I have another fin-tastic update for you, from the West Coast!
If you recall, about five weeks ago I wrote in gratitude over the outpouring of support from Ocean Conservancy activists, who together with other conservation supporters sent nearly 100,000 letters to the National Marine Fisheries Service (NMFS) asking them to finalize protection for West Coast forage fish.
We said we’d get back to you on the final outcome and I’m happy to tell you about this victory! As of today, the final rule is complete and these fish will now be protected, and their immense importance to a range of predators from rockfish to whales to seabirds sustained.
Most college students like me are familiar with the all-too-common rollercoaster: late nights spent pondering the future, deciding how to leave our proverbial mark on the world. We feel weightless as the pieces of one puzzle seem to fall into place, but then watch miserably as those visions crumble, battered by new uncertainties.
But I have known of my purpose for years: to save the ocean.
Late last month, ocean advocates and supporters took action to help protect the base of the Pacific Ocean’s ecosystem by supporting a ban on commercial fishing on unmanaged forage fish in federal waters. And, I was so excited to see that a tidal wave of Ocean Conservancy’s supporters took action, sending more than 17,000 letters to the National Marine Fisheries Service (NMFS) asking for final approval of this important measure!
Since this campaign is joined by a number of ocean conservation groups around the country, NMFS has received nearly 100,000 total public comments on the issue. WOW—that’s a big amount of support for such little (but important fish). So, thanks to YOU!
I bet you’re wondering about the outcome—did all of these messages have a BIG impact? Am I writing to tell you about a victory? Well, not quite yet! We won’t know the final outcome until perhaps springtime whether this measure will become law. Stay tuned—I promise to report back, when we have more information.
It’s like 16 trucks pulling up to the beach and dumping every drop of oil into the Pacific Ocean.
Oil on the beach at Refugio State Park in Santa Barbara, California, on May 19, 2015. (U.S. Coast Guard)
Controversy is brewing over just how much crude oil fouled pristine beaches and ocean waters in the Golden State as a result of the Refugio oil spill in May 2015.
On February 17, a preliminary factual report issued by the Pipeline and Hazardous Materials Safety Administration indicates an additional 1,000 barrels of oil may have ended up in our ocean. This puts the total spill volume at an estimated 3,400 barrels or 142,800 gallons.
That’s like having 16 trucks pull up to the beach and dumping every drop of oil into the Pacific Ocean to spread towards unique and irreplaceable places like the Naples Reef State Marine Conservation Area and Kashtayit State Marine Conservation Area, which was established to protect and celebrate the coastal culture practiced by Chumash Indians for millennia.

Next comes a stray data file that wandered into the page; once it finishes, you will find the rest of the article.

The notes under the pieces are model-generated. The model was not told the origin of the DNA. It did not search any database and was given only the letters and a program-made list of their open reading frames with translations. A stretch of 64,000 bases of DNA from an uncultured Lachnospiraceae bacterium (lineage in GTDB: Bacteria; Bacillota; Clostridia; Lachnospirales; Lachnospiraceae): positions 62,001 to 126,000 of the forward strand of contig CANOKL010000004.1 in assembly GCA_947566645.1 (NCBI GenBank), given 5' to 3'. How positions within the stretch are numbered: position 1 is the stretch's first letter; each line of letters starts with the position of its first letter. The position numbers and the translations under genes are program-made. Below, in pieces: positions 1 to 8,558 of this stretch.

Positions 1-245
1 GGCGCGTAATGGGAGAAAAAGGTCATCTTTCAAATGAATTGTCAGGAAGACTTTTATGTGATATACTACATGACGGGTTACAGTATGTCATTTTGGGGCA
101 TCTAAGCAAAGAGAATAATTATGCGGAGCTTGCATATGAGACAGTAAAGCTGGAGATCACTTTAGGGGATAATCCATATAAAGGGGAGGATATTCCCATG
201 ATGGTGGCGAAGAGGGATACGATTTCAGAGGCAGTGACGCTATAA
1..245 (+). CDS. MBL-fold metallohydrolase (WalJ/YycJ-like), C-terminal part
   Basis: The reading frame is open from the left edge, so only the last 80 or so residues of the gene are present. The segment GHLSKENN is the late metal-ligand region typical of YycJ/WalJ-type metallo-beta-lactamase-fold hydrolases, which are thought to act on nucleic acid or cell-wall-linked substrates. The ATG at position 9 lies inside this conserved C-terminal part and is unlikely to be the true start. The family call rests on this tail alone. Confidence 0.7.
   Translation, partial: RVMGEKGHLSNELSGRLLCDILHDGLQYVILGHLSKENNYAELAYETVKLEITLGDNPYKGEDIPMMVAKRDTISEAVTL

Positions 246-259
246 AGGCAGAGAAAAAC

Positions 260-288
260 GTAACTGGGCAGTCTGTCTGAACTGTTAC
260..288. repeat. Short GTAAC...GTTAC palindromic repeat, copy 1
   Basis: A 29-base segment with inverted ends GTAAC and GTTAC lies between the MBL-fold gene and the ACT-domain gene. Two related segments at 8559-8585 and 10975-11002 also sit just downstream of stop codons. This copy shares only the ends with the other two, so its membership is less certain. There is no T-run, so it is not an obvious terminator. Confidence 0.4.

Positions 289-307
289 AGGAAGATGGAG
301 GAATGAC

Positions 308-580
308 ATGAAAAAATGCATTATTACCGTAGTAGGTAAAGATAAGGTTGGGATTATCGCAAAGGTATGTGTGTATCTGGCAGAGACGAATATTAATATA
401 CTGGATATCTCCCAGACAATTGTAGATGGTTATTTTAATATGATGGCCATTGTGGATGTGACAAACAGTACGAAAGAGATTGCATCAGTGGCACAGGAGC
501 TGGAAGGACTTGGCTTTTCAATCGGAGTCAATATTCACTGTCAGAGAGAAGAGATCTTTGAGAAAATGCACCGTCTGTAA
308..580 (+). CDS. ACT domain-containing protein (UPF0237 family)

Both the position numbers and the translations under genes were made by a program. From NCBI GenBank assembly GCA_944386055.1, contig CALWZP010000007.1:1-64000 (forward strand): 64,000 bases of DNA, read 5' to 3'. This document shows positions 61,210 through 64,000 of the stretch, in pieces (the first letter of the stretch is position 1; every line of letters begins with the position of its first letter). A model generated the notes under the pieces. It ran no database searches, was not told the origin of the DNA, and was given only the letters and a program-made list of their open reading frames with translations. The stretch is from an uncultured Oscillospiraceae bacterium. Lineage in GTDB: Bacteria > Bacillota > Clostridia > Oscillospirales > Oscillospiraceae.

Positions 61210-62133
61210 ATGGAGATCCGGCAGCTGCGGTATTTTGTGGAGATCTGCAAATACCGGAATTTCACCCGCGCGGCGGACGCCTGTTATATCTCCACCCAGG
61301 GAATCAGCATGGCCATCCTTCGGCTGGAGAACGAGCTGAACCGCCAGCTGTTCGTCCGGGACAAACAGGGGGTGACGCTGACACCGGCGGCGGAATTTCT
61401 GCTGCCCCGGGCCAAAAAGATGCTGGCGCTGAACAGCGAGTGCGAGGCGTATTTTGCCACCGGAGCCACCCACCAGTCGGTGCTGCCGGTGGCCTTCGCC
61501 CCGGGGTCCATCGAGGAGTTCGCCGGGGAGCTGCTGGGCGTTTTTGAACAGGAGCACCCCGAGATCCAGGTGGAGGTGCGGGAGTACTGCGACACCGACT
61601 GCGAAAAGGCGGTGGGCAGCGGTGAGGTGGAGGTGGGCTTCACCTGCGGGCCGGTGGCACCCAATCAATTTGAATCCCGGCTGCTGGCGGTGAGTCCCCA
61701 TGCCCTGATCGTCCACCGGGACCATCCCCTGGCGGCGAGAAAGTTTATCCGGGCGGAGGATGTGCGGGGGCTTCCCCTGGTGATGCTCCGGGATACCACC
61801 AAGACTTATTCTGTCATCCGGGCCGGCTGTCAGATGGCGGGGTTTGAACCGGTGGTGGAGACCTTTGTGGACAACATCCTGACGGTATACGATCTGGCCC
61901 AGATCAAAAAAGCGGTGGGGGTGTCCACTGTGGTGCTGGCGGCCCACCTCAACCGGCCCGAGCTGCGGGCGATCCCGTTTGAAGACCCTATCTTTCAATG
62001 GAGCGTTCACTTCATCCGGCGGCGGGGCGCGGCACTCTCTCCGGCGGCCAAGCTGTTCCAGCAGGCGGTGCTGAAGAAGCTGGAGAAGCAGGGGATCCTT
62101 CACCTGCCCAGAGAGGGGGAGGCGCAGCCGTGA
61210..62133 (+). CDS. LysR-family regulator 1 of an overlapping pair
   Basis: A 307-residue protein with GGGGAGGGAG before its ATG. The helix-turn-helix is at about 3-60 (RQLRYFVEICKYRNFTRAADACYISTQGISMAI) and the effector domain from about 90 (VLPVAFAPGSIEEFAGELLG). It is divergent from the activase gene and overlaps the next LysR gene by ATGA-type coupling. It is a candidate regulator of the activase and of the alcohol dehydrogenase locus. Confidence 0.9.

Want the latest news on lobstermen, shellfish farmers and marine scientists pioneering a changing ocean? Check out Ocean Conservancy’s Scoop.it page! “Changing Chemistry” provides a peek into the lives of shellfish farmers and fishermen nationwide, and explores partnerships with scientists and legislators that led to local success stories. Here’s a sneak peek at some of their stories.
A young boy who loved exploring the tidal pools along the shores of California’s Monterey Bay grew up to become a fierce defender of America’s greatest natural resource — our ocean. Yesterday, after more than two decades as California’s Central Coast’s longest-serving member, Congressman Sam Farr announced that he would retire at the end of the current Congress.
We are deeply grateful to Congressman Farr for his leadership in protecting our ocean.
Congressman Farr is a founding member co-chair of the House Oceans Caucus, whose 67 members from both sides of the aisle work to educate the House about issues facing our world’s ocean.
You might have heard the news today that the Obama Administration released its final version of a rule called the Clean Power Plan. Years in the making, this rule from the Environmental Protection Agency aims to reduce emissions from power plants – the biggest emitters of carbon pollution – by 32 percent from 2005 levels by 2030. We hear a lot about how carbon pollution causes our planet’s atmosphere to warm, and as a result, droughts, wildfires, and extreme weather events, are becoming more frequent, dangerous and costly to Americans and many others around the world. But what does carbon pollution mean for the ocean?